That is the provocative title of the lead paper in the prestigious economics publication, the Journal of Macroeconomics. It is authored by George Selgin, William D. Lastrapes, and Lawrence H. White. (Selgin and White are professors, Cato scholars, and many-time participants in the annual Cato monetary conference).
The journal’s editor considered the paper so important that he devoted a section of the September issue to it, with discussion by a number of prestigious economists, including professors Allan Meltzer and Jeffrey Miron (a Cato senior fellow).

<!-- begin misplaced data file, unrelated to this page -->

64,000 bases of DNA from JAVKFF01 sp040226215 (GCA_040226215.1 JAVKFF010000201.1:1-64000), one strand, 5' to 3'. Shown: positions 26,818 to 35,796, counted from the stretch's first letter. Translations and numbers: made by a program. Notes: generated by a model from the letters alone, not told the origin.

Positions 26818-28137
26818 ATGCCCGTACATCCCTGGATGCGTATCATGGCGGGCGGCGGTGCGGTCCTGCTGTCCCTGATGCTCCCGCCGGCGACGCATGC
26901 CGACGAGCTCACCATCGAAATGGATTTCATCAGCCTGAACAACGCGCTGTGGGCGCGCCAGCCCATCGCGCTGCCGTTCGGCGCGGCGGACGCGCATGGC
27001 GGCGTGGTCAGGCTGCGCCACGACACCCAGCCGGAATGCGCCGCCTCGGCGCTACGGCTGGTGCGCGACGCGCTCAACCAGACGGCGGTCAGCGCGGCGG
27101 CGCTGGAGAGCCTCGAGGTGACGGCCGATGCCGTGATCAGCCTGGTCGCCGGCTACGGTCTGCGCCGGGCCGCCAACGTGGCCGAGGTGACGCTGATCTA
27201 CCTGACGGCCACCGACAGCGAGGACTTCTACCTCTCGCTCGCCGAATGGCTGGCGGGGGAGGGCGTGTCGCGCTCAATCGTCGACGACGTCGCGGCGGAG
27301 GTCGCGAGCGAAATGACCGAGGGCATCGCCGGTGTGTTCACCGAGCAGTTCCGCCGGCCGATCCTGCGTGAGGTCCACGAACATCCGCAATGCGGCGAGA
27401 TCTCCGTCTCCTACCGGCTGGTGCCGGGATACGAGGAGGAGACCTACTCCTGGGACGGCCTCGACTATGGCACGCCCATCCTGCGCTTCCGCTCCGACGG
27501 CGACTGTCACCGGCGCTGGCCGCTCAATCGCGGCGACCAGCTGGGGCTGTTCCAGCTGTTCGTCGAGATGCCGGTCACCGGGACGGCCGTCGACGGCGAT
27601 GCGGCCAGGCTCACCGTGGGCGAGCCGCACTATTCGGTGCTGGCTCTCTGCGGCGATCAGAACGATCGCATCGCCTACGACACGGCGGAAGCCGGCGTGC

The Selgin et al. paper is largely a review of the historical literature on both the Fed and the pre-1913 U.S. monetary system. In recent years, the literature has reassessed the Fed’s performance in a less favorable light. And the literature has come to view the National Banking system more favorably. The historical assessment of the Fed’s performance, especially with respect to inflation, is quite damning. For even the period most favorable to the Fed, the post-World War II period, the record compared to the pre-Fed era is not favorable.
I predict this debate has only begun.